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Activists Outraged As Florida’s ‘Anti-Riot’ Bill Is Sent To Governor For Signature

Tallahassee, FL – The Florida Senate passed an “anti-riot” bill on Thursday despite allegations from civil rights groups and Democrats who claim the bill tramples on citizens’ right to protest under the First Amendment.

House Bill 1 passed largely along partisan lines on Thursday with a vote of 23-17, the Orlando Sentinel reported.

It has since been sent to Florida Governor Ron DeSantis, who has championed the legislation.

The governor said on Thursday he intends to sign the bill into law.

The measure would provide civil legal immunity to motorists who drive through groups of people blocking roadways, the Orlando Sentinel reported.

It would also stablish a mandatory six-month jail sentence for anyone convicted of battering a law enforcement officer during a riot, and would deny bail for anyone charged in connection with a riot until after they have made their initial court appearance.

“This bill is about preventing violence,” the bill’s sponsor, Senator Danny Burgess (R-Zephyrhills), said during the debate on the Senate floor.

Burgess shot down allegations that the bill would shield drivers who might target protesters by intentionally ramming into them, the Orlando Sentinel reported.

“That is no way protected in this bill,” he said.

He said the provision would only apply to motorists who are trying to protect themselves from demonstrators.

Senator Annette Taddeo (D-Miami) said the measure was simply a “mail piece for reelection for a specific base who wants it,” the Orlando Sentinel reported. “We have to [instead] pass legislation for all Floridians.”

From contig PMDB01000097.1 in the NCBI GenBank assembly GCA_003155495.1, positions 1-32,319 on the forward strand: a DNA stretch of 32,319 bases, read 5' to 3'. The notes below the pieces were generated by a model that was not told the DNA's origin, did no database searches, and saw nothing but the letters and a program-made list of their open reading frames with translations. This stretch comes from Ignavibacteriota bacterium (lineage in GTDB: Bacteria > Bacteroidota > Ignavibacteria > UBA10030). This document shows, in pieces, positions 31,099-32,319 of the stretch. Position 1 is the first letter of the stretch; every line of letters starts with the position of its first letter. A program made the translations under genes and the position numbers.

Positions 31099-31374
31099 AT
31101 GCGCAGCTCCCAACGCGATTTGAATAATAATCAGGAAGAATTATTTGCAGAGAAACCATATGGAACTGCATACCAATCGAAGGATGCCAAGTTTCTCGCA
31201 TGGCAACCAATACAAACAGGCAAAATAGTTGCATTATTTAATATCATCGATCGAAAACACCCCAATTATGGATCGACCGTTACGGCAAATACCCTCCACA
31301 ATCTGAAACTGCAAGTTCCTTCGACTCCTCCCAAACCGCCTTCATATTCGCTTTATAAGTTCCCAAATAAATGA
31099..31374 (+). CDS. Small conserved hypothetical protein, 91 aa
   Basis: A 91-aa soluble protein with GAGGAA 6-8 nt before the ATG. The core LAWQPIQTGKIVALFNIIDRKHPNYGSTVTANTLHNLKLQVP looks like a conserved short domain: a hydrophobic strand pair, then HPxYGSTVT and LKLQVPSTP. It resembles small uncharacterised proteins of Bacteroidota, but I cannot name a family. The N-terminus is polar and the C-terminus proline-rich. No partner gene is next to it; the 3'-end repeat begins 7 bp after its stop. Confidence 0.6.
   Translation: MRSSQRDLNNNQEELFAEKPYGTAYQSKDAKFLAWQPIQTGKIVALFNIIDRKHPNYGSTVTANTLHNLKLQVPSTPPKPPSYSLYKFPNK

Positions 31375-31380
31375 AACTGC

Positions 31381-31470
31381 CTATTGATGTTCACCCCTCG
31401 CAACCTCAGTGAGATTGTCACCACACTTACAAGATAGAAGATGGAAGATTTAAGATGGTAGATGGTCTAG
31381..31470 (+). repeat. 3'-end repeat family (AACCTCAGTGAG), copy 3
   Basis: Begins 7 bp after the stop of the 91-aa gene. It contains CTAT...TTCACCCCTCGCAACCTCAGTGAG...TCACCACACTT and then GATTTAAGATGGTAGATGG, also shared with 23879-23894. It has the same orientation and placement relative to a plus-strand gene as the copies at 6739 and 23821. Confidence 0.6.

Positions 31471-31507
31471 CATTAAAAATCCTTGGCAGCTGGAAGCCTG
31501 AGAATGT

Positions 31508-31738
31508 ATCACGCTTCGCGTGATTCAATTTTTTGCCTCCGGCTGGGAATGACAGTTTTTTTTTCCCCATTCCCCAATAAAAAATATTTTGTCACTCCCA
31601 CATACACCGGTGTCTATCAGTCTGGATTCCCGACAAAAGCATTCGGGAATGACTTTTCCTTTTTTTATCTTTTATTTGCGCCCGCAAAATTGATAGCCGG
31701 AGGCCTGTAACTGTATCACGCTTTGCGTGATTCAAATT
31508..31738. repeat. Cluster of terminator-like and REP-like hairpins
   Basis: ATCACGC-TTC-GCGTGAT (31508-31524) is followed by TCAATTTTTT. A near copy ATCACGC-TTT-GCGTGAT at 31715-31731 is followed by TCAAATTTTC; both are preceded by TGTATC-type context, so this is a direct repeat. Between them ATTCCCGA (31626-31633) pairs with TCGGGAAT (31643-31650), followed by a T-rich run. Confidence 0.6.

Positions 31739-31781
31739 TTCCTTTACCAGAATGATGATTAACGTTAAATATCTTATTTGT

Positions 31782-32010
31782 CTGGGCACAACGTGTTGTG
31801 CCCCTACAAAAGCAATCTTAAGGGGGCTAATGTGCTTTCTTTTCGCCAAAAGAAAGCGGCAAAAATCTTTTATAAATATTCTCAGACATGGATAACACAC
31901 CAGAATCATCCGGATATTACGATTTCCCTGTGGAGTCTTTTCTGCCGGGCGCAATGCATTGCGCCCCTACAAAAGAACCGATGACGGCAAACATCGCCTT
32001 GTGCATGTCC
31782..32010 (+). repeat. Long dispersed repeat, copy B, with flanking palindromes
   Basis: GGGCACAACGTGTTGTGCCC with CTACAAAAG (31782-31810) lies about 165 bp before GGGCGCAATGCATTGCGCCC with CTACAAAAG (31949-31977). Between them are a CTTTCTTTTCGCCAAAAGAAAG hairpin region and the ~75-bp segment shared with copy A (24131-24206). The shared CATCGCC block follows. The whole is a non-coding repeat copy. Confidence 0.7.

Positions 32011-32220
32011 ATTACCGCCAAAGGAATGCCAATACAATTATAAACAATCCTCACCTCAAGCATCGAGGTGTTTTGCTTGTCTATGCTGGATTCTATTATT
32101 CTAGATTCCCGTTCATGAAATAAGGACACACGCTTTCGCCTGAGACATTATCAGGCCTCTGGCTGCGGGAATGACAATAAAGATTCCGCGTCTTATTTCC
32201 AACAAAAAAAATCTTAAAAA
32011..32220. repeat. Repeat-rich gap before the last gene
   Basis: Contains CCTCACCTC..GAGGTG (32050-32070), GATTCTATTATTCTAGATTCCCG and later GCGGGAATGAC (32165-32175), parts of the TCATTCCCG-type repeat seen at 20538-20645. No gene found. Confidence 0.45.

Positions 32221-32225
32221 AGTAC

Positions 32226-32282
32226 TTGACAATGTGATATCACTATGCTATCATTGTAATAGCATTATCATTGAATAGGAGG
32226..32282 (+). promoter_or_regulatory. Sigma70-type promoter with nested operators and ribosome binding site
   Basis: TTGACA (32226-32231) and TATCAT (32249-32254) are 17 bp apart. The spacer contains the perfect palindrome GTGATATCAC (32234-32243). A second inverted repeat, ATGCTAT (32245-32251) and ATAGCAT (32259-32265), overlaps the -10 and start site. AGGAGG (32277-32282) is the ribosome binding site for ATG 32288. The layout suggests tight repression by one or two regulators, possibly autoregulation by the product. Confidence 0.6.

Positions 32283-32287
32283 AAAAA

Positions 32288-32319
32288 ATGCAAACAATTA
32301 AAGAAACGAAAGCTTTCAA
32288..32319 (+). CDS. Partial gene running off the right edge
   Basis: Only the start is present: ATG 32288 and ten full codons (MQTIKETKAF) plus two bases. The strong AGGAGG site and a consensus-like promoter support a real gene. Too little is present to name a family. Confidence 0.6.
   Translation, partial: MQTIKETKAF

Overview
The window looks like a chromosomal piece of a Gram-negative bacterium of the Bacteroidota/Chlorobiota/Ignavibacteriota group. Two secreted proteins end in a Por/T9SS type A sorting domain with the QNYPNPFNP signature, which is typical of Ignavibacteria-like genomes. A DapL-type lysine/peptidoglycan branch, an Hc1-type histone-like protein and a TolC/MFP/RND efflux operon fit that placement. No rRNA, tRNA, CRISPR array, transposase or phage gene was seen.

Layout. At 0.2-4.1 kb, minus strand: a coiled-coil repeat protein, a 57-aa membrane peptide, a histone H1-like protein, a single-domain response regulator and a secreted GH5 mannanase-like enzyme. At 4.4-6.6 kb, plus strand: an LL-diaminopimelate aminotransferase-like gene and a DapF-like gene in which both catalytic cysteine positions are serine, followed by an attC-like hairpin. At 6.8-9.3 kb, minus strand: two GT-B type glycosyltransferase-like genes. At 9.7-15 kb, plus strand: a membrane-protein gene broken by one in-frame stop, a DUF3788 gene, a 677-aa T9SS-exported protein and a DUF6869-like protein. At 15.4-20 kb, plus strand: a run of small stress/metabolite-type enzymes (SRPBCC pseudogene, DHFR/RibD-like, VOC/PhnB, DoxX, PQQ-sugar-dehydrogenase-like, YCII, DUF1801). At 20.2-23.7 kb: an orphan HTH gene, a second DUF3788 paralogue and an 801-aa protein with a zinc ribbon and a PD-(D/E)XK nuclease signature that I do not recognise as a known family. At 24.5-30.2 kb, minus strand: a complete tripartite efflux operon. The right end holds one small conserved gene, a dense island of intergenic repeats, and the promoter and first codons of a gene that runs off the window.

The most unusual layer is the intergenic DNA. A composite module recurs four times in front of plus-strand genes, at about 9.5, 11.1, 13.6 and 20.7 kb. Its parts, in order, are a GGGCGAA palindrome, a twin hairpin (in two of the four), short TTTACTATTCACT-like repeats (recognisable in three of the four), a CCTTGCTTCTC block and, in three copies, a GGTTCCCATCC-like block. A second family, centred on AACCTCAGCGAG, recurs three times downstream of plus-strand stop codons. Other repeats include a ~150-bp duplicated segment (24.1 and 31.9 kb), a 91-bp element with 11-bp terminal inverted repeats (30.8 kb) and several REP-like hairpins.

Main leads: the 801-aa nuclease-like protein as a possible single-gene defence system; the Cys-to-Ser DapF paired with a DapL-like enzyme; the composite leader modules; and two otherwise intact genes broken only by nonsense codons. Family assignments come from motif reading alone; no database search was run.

The American Civil Liberties Union (ACLU) of Florida released a statement denouncing the passing of the bill, which it claimed was “designed to chill and criminalize Floridians for exercising their First Amendment right to protest.”

They further alleged the measure will “shield violent counter-protesters from civil liability for killing a peaceful protester or demonstrator with their vehicle.”

“By defining ‘rioting,’ the bill grants police officers broad discretion in deciding who could be arrested and charged with a third-degree felony at a protest and fails to provide protection for people who have not engaged in any disorderly and violent conduct,” the ACLU of Florida said.

The group said the measure was also a ploy by state officials to “usurp control of a city budget and amend it to their liking.”

ACLU of Florida Executive Director Micah Kubic declared the bill “is racist, unconstitutional, and anti-democratic,” and that it was “purposely designed to embolden the disparate police treatment we have seen over and over again directed towards Black and brown people who are exercising their constitutional right to protest.”

“This bill is a disgrace to our state,” Kubic said.

Written by
Holly Matkin

Holly is a former probation and parole officer who is married to a sheriff’s deputy. She is a regular contributor to Signature Montana magazine, and has written feature articles for Distinctly Montana magazine.

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Written by Holly Matkin


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